The tone of this article suggests that the Northeast is getting the shaft while California is getting a windfall when it comes to HSR money. While I would argue that HSR makes much more sense in the northeast than in California, the interesting part of this article is the whining about environmental review. It’s not like California hasn’t gone through its paces or paid its dues here: the state’s HSR commission has done its due diligence with regard to performing the EIRs and invested heavily in the documents. I can argue with the quality of the assumptions, but you can’t argue that California hasn’t put its money where its mouth is.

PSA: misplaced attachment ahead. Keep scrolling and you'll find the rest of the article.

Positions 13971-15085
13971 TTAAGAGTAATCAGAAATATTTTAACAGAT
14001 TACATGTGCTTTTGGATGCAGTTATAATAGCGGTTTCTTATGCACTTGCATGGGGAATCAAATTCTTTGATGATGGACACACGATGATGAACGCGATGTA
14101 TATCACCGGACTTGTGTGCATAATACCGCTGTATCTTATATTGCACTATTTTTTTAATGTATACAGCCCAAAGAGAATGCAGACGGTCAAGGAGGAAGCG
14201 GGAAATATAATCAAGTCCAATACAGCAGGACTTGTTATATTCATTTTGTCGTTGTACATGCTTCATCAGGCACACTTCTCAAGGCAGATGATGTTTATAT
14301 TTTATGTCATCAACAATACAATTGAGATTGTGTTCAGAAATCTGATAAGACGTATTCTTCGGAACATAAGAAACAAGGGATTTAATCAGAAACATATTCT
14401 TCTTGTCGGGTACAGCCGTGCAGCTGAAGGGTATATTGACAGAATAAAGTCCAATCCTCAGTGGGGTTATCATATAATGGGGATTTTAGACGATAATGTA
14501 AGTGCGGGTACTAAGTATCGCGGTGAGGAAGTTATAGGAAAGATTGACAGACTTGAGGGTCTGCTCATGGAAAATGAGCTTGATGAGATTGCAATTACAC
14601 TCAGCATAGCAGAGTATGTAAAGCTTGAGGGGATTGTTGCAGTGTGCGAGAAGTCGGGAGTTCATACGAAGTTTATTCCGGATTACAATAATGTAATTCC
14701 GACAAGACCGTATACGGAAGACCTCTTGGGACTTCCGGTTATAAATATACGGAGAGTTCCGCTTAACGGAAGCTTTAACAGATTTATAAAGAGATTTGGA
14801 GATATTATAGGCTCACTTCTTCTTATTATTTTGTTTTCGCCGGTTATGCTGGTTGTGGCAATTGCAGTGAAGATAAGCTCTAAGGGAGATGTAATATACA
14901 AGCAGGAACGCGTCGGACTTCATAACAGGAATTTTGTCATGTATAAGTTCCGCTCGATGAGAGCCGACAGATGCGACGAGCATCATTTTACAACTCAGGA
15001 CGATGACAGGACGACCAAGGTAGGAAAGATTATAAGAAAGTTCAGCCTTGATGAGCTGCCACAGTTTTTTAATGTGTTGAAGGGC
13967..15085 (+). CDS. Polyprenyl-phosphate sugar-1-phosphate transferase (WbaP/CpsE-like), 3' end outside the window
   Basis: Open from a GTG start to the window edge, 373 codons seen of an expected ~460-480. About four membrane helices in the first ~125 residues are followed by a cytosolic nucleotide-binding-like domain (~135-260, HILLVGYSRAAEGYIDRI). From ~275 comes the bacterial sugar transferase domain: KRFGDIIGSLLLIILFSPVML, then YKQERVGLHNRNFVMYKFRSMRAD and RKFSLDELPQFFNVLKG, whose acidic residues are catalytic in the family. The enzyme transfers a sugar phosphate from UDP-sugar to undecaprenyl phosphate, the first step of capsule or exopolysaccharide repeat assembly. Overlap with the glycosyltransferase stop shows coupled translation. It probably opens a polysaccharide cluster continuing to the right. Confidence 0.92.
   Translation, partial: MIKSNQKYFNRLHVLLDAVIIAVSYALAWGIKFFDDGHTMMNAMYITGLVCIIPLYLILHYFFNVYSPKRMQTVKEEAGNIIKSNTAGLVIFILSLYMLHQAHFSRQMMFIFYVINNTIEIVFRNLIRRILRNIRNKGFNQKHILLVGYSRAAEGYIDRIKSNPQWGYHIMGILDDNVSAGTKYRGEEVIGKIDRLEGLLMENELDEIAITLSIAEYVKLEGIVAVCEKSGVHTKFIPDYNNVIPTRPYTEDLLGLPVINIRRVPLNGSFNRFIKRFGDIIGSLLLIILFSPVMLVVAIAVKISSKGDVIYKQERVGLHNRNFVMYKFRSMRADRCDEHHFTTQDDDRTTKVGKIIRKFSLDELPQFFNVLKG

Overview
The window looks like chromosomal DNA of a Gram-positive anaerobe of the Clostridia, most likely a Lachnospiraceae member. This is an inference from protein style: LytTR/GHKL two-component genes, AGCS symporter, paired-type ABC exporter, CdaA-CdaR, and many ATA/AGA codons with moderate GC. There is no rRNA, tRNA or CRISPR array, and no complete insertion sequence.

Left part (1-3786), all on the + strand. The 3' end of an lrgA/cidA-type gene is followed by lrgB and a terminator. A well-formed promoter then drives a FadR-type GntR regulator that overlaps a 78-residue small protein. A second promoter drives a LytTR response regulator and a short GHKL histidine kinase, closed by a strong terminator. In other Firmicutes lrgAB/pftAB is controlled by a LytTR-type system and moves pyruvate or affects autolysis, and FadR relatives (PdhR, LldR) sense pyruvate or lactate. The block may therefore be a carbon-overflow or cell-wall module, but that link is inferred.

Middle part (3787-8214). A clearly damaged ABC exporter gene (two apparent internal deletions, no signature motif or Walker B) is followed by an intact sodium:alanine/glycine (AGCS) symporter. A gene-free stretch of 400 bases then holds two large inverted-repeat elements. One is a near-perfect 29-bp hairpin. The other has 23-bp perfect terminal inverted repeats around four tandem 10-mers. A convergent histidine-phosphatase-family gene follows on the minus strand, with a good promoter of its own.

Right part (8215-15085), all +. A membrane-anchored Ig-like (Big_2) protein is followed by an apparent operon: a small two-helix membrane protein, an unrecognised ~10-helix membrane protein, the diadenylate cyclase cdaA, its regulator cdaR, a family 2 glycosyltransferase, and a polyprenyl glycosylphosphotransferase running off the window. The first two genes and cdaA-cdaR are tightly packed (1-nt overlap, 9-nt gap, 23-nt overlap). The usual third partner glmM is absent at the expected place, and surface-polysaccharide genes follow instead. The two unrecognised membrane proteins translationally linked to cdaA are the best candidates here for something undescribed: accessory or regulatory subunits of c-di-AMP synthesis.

The bottom line: everybody loves environmental review until it comes to their own projects; and as a result, the policy and planning world has a love-hate relationship with environmental review. It holds up bad projects; it holds up good projects. But even good projects can be poorly implemented if the communities get bulldozed along the way. These agencies want to fast-track or bypass EIR, and it doesn’t look like FRA is going to give it to them. It will be interesting to see if John Kerry has the muscle and the will to force the issue. It would be very interesting to see EIR as a regulatory regime fall down because of the new, rampaging desire to build rail when it was constructed in part to slow down the rampaging impulse to build roads.